Patients Diagnosed with Movement Disorders Find Renewal in Tai Chi

An art embracing the mind, body, and spirit, there is an increasing evidence base for Tai Chi in alleviating the symptoms of many health issues. Tai Chi is widely known in eastern medicine for its health benefits, including increased strength and flexibility, peace of mind, lower blood pressure, and improved posture. Tai Chi concentrates on relieving the physical effects of stress on the body and mind. Unlike most types of exercise, Tai Chi does not rely on strength, force or speed, making it an ideal exercise for just about everyone.

According to the National Institute of Health, research findings suggest that practicing Tai Chi may improve balance and stability in people with Parkinson’s and other movement disorders. The term “movement disorder” refers to a neurological condition causing abnormal movements. Movement disorders can cause both fast/jerky and slowed movements, which may be voluntary or involuntary. Common types of movement disorders include Parkinson’s Disease, Multiple Sclerosis (MS), and essential tremor.

Researchers from Harvard Medical School, The National Tremor Foundation, the Oregon Research Institute, and have found that patients with movement disorders can benefit greatly from practicing Tai Chi. In addition, Tai Chi may reduce pain from knee osteoarthritis, help people cope with fibromyalgia and back pain, and promote quality of life and mood in people with heart failure and cancer.

Integrated Therapies at Valley View recognized the need for patients with movement disorders to practice physical movement in a safe and encouraging environment. The Tai Chi for Movement Disorders class was launched in 2017 with help from the Valley View Foundation, who subsidizes the cost of the program for patients diagnosed with movement disorders.

“There are some days I walk out of here with such blissful serenity,” says Basalt resident Sandy Teich, 59, who was first diagnosed with Multiple Sclerosis in 1981. Teich heard about the class from her neurologist in Willits and decided to give it a try. “Even seated in the chair, it’s a great core workout. The intention and mindfulness behind the movements is so beneficial.”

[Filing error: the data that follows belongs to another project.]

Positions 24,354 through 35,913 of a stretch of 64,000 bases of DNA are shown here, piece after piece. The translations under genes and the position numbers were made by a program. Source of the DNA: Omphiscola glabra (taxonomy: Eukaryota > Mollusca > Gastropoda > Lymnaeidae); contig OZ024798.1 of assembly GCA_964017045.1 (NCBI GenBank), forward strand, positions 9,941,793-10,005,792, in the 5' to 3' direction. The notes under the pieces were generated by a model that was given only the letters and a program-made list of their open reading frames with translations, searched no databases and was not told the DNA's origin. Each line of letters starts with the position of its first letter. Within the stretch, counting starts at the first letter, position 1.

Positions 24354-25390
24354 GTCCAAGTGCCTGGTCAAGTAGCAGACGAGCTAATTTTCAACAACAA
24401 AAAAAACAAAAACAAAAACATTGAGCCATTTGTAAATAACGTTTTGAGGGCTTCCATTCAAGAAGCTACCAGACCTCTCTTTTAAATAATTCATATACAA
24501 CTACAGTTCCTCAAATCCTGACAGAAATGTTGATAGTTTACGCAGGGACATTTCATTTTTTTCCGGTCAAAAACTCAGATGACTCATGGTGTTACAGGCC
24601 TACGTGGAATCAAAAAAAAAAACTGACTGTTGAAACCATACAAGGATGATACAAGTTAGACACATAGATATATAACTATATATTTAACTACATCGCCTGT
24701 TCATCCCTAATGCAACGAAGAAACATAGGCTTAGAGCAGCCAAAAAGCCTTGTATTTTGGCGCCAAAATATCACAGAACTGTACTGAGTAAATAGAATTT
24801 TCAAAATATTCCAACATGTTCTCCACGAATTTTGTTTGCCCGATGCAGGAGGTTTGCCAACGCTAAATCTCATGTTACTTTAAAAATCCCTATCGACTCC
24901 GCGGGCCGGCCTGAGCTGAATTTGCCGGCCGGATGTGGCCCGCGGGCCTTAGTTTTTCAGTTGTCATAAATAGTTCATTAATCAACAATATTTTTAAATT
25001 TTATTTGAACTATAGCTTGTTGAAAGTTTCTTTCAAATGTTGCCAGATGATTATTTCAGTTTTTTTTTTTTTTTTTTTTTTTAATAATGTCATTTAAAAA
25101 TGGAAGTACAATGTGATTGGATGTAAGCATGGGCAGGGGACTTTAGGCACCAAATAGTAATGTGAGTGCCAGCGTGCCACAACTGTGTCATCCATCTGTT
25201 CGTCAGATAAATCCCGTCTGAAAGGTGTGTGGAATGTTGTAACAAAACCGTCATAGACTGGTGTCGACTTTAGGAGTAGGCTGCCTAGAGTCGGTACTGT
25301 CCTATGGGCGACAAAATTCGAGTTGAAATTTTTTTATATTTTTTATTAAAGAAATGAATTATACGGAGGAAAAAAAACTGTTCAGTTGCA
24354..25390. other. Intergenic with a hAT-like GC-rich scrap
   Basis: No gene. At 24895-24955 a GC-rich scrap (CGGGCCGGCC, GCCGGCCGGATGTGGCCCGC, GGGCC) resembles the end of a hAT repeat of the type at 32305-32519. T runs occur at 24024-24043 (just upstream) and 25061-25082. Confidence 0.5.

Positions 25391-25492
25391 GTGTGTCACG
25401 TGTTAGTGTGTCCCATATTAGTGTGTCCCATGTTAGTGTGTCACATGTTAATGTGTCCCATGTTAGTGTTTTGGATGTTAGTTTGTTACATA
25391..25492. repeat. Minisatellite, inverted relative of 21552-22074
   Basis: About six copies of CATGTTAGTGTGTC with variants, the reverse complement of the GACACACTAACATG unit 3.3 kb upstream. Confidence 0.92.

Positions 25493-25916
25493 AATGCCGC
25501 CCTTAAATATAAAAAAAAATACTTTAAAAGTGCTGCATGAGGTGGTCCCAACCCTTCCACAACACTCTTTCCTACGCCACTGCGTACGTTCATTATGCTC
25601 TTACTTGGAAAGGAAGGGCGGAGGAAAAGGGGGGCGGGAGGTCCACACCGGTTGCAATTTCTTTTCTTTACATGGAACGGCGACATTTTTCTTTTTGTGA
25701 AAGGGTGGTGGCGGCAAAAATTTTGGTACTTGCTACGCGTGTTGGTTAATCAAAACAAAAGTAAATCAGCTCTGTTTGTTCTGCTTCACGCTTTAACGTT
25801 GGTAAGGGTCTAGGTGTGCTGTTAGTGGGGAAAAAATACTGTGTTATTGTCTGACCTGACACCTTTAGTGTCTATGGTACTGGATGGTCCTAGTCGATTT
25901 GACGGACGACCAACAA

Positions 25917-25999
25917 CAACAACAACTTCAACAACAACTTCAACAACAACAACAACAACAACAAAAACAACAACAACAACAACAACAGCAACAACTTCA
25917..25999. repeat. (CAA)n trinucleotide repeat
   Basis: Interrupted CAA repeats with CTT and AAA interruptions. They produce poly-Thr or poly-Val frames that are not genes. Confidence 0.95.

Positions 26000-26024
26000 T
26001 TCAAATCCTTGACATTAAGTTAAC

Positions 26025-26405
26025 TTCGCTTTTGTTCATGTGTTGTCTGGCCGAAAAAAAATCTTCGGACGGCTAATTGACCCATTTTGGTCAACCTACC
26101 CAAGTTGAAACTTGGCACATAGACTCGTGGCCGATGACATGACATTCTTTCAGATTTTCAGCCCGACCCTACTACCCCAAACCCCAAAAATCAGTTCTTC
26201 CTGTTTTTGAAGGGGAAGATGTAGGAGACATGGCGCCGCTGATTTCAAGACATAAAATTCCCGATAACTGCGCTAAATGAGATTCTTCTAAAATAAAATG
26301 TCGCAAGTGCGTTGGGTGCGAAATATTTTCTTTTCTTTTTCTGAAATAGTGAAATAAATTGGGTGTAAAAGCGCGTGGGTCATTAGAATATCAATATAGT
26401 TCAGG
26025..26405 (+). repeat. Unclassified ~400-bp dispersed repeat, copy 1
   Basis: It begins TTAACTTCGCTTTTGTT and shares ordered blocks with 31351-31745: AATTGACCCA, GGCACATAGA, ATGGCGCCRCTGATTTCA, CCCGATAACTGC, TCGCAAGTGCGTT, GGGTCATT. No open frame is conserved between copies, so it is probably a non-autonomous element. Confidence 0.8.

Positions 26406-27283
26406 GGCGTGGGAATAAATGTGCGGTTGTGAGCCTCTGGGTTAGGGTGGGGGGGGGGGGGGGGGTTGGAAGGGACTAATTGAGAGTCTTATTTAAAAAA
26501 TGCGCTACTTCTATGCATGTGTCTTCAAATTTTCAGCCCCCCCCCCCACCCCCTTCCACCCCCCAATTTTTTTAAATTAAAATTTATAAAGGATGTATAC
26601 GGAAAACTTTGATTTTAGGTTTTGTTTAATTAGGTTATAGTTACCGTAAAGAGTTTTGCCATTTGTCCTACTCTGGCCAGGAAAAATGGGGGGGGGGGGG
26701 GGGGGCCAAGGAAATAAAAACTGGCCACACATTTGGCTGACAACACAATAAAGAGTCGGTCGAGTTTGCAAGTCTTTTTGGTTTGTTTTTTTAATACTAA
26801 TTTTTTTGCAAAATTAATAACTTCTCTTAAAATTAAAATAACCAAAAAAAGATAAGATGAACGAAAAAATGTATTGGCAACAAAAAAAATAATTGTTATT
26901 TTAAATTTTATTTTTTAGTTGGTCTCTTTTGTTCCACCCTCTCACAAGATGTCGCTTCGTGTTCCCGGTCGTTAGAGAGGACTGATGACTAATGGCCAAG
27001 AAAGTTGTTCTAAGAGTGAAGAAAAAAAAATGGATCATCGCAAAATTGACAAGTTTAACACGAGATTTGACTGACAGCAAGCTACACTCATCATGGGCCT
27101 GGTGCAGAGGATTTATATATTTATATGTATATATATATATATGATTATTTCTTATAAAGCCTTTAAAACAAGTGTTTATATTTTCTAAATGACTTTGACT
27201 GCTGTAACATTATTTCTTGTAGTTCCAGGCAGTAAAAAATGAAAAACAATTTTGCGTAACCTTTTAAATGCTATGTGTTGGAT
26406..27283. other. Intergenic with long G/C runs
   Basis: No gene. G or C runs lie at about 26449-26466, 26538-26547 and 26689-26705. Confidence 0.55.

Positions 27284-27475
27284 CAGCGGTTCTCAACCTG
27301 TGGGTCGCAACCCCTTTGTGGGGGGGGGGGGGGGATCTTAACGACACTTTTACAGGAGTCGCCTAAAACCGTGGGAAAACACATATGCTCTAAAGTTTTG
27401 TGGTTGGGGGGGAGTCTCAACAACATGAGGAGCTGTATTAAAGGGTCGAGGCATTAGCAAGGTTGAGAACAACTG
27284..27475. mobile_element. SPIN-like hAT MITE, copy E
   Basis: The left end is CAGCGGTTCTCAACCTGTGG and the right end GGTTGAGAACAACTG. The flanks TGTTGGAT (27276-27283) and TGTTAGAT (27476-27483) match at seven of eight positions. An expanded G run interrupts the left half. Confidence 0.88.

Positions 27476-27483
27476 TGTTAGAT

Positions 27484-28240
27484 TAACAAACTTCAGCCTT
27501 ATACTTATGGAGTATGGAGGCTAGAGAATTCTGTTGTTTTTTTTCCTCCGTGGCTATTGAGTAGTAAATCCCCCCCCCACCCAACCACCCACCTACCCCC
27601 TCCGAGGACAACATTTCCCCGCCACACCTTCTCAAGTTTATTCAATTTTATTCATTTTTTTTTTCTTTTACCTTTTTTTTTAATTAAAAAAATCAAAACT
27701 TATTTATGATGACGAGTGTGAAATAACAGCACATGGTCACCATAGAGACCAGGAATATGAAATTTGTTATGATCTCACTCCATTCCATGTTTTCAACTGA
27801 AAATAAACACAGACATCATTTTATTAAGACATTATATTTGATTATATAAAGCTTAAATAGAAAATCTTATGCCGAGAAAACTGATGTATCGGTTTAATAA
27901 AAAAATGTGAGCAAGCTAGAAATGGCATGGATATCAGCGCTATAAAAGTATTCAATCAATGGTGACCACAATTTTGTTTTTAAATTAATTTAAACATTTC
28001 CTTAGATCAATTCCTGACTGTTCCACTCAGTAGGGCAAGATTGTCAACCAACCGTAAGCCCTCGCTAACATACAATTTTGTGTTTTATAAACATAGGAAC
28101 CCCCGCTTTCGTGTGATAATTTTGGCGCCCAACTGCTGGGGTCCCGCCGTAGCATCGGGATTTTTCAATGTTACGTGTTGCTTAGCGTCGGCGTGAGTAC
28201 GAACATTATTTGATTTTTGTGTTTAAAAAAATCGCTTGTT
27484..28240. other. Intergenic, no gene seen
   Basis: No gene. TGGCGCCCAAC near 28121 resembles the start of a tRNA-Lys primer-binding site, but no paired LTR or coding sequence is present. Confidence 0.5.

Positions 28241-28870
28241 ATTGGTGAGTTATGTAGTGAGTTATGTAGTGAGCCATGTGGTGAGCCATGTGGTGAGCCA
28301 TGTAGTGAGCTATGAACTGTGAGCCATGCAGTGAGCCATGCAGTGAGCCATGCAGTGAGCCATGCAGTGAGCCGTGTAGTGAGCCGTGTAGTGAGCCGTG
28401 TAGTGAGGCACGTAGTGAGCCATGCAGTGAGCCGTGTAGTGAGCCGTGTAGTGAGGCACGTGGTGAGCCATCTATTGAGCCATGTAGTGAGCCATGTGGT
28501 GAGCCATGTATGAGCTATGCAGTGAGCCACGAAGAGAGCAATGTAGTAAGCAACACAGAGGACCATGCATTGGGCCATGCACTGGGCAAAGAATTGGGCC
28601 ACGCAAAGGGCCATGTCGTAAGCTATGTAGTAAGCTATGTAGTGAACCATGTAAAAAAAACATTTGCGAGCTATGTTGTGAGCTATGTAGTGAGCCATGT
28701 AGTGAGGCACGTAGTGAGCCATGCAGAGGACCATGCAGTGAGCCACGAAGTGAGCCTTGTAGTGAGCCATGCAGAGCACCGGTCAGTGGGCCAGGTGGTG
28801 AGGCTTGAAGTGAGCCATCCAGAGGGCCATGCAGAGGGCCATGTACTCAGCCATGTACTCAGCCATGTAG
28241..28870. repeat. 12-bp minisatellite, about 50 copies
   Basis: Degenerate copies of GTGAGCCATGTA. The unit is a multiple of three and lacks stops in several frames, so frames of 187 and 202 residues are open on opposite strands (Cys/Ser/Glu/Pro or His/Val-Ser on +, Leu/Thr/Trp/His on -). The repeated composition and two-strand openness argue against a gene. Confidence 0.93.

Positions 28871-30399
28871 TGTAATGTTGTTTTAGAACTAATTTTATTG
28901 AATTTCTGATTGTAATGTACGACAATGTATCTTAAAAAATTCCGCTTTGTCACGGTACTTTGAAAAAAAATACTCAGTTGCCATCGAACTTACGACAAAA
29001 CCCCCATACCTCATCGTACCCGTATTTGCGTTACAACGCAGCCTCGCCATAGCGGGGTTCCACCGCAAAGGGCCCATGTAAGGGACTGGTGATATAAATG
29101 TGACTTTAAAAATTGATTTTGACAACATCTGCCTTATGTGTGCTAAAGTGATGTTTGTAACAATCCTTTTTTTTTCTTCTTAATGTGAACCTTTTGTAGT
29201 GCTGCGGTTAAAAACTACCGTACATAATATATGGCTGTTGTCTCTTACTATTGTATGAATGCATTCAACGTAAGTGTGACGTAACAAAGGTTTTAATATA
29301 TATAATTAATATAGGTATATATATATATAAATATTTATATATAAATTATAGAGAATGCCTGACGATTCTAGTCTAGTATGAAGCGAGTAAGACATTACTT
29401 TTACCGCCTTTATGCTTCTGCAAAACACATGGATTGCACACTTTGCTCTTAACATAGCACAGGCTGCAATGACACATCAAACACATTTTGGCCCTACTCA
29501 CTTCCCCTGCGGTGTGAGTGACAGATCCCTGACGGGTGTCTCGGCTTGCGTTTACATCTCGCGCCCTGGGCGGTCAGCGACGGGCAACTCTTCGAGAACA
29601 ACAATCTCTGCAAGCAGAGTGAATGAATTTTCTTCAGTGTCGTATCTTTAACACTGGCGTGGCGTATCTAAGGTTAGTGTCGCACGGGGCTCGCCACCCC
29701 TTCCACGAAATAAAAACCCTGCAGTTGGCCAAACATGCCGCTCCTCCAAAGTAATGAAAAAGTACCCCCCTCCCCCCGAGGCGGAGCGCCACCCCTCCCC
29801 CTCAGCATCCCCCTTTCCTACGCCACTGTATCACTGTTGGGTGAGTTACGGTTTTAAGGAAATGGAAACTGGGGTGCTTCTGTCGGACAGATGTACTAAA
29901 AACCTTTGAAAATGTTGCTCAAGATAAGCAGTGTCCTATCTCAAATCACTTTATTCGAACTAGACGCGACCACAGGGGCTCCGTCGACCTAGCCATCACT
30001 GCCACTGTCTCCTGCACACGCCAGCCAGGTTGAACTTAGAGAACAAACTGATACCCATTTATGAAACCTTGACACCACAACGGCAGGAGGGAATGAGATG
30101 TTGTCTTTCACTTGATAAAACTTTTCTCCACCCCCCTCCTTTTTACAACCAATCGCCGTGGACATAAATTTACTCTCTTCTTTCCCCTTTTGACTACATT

Sandi Anderson, a fellow participant and Glenwood Springs resident, agrees wholeheartedly. “There are days that are just, wow, today was perfect,” she says of attending the class. “With Parkinson’s, you freeze. That (imaginary) line just stops you dead. John encourages me to back up and try it again. He also told me to look elsewhere, and it works! Physically disengaging my eyes from the posture was so simple, but I never thought of doing that before.”

John Norton is the instructor for the class and a 20-year resident of the valley. He has been a fitness trainer since 1992. John first discovered Tai Chi through his practice of yoga. “I loved the relaxation and felt renewed, revitalized and restored,” he says. “I wasn’t comfortable though in the sitting positions of yoga, I wanted to be moving. The moving meditation (of Tai Chi) really appealed to me and I’ve been hooked on it ever since.”

John describes the flowing movements of Tai Chi in balancing Chi throughout the body. “Everything in the universe is energy, or Chi,” he explains. We gather energy from our surroundings, the trees, the plants, the leaves and the grass. We gather energy from the galaxy and the sun and we balance the Chi in the body. We remove blockages in the energy pathways that are a result of injury and stress.”

The classes can be individually tailored to each participant’s needs. “Movements can be compounded or spread apart into single exercises,” Norton says, which makes it easier for attendees of all ability levels to participate. “I’ve never felt like I wasn’t part of the class because I couldn’t stand up,” Teich says. “John has helped me to participate no matter what. Not all classes are like that.”

“He’s an honorable instructor, who strives to ensure that each student gets something out of it and does the most they can for themselves,” Anderson says. “The ability to guide without pressure.”

For both Anderson and Teich, perhaps the most beneficial aspect of the class is the ability to connect with others. “Just knowing that someone else is going through something similar is heartening. If she can show up than so can I,” Anderson says.

Teich also appreciates the variety in each class. “He switches it up a lot. Sometimes it’s a lot of meditation, other days it will be stories about what the Chi is and what it means. I’m always learning something I can take home with me and practice there.”

Tai Chi for Movement Disorders is a weekly class, meeting Mondays and Wednesdays from 2:30 to 3:30 p.m. in the Mindful Movement Studio in Integrated Therapies at Valley View. Participants with a diagnosed movement disorder may participate in the class at no cost, due to the generosity of donors from the Valley View Foundation. For more information, call Shelby Keys at 970.384.6953.

Interested in Tai Chi, but do not have a diagnosed movement disorder? HealthQuest at Valley View offers a six-week Tai Chi/Qigong program for balance and fall prevention. For more information call Lydia Senn at 970.384.7566.